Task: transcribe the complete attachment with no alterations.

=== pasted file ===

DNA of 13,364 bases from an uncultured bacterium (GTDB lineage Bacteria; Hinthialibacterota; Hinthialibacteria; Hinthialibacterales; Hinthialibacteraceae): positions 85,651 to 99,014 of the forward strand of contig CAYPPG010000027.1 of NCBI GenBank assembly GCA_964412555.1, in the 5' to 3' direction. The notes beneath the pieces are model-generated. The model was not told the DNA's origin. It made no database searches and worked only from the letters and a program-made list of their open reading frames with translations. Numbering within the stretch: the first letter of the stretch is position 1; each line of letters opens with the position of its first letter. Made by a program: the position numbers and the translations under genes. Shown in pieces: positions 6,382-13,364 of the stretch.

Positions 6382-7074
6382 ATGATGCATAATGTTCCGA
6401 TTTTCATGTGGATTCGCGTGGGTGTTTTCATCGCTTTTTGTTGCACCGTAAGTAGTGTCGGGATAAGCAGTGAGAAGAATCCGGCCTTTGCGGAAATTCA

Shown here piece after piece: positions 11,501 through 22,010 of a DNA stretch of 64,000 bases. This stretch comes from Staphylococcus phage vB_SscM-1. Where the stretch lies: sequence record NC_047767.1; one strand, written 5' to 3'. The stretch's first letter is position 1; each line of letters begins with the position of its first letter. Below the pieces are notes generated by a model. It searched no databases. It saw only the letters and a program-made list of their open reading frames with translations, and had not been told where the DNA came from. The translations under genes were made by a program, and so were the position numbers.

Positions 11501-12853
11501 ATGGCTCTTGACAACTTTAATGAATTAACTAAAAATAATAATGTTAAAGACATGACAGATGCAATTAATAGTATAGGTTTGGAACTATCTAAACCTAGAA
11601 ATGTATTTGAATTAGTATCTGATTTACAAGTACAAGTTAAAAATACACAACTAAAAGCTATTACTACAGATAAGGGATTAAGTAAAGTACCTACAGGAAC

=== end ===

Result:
DNA of 13,364 bases from an uncultured bacterium (GTDB lineage Bacteria; Hinthialibacterota; Hinthialibacteria; Hinthialibacterales; Hinthialibacteraceae): positions 85,651 to 99,014 of the forward strand of contig CAYPPG010000027.1 of NCBI GenBank assembly GCA_964412555.1, in the 5' to 3' direction. The notes beneath the pieces are model-generated. The model was not told the DNA's origin. It made no database searches and worked only from the letters and a program-made list of their open reading frames with translations. Numbering within the stretch: the first letter of the stretch is position 1; each line of letters opens with the position of its first letter. Made by a program: the position numbers and the translations under genes. Shown in pieces: positions 6,382-13,364 of the stretch.

Positions 6382-7074
6382 ATGATGCATAATGTTCCGA
6401 TTTTCATGTGGATTCGCGTGGGTGTTTTCATCGCTTTTTGTTGCACCGTAAGTAGTGTCGGGATAAGCAGTGAGAAGAATCCGGCCTTTGCGGAAATTCA

Shown here piece after piece: positions 11,501 through 22,010 of a DNA stretch of 64,000 bases. This stretch comes from Staphylococcus phage vB_SscM-1. Where the stretch lies: sequence record NC_047767.1; one strand, written 5' to 3'. The stretch's first letter is position 1; each line of letters begins with the position of its first letter. Below the pieces are notes generated by a model. It searched no databases. It saw only the letters and a program-made list of their open reading frames with translations, and had not been told where the DNA came from. The translations under genes were made by a program, and so were the position numbers.

Positions 11501-12853
11501 ATGGCTCTTGACAACTTTAATGAATTAACTAAAAATAATAATGTTAAAGACATGACAGATGCAATTAATAGTATAGGTTTGGAACTATCTAAACCTAGAA
11601 ATGTATTTGAATTAGTATCTGATTTACAAGTACAAGTTAAAAATACACAACTAAAAGCTATTACTACAGATAAGGGATTAAGTAAAGTACCTACAGGAAC